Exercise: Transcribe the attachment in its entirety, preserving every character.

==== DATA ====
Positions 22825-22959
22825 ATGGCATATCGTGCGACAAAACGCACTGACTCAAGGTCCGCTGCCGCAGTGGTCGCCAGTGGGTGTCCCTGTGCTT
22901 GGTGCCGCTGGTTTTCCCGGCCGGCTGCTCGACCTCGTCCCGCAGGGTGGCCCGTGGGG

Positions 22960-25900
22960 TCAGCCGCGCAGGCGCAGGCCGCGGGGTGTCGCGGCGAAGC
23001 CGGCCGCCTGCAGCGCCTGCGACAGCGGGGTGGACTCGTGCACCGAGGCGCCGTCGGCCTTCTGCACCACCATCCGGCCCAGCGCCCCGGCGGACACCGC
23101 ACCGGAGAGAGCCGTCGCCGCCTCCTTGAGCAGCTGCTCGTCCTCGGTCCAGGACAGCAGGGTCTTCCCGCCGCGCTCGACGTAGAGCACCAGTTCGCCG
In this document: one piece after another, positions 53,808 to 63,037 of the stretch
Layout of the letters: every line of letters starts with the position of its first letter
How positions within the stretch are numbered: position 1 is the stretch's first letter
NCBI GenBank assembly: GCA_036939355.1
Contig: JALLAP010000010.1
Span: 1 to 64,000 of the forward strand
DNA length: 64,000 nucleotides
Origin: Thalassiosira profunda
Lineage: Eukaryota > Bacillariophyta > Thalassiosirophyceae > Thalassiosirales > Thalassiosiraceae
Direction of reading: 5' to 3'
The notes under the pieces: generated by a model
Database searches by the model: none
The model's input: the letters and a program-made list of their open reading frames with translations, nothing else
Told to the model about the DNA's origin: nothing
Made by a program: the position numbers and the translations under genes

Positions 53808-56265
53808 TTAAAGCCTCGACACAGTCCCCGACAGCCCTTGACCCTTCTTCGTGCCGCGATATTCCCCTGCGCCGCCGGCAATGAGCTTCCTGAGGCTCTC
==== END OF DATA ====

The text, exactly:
Positions 22825-22959
22825 ATGGCATATCGTGCGACAAAACGCACTGACTCAAGGTCCGCTGCCGCAGTGGTCGCCAGTGGGTGTCCCTGTGCTT
22901 GGTGCCGCTGGTTTTCCCGGCCGGCTGCTCGACCTCGTCCCGCAGGGTGGCCCGTGGGG

Positions 22960-25900
22960 TCAGCCGCGCAGGCGCAGGCCGCGGGGTGTCGCGGCGAAGC
23001 CGGCCGCCTGCAGCGCCTGCGACAGCGGGGTGGACTCGTGCACCGAGGCGCCGTCGGCCTTCTGCACCACCATCCGGCCCAGCGCCCCGGCGGACACCGC
23101 ACCGGAGAGAGCCGTCGCCGCCTCCTTGAGCAGCTGCTCGTCCTCGGTCCAGGACAGCAGGGTCTTCCCGCCGCGCTCGACGTAGAGCACCAGTTCGCCG
In this document: one piece after another, positions 53,808 to 63,037 of the stretch
Layout of the letters: every line of letters starts with the position of its first letter
How positions within the stretch are numbered: position 1 is the stretch's first letter
NCBI GenBank assembly: GCA_036939355.1
Contig: JALLAP010000010.1
Span: 1 to 64,000 of the forward strand
DNA length: 64,000 nucleotides
Origin: Thalassiosira profunda
Lineage: Eukaryota > Bacillariophyta > Thalassiosirophyceae > Thalassiosirales > Thalassiosiraceae
Direction of reading: 5' to 3'
The notes under the pieces: generated by a model
Database searches by the model: none
The model's input: the letters and a program-made list of their open reading frames with translations, nothing else
Told to the model about the DNA's origin: nothing
Made by a program: the position numbers and the translations under genes

Positions 53808-56265
53808 TTAAAGCCTCGACACAGTCCCCGACAGCCCTTGACCCTTCTTCGTGCCGCGATATTCCCCTGCGCCGCCGGCAATGAGCTTCCTGAGGCTCTC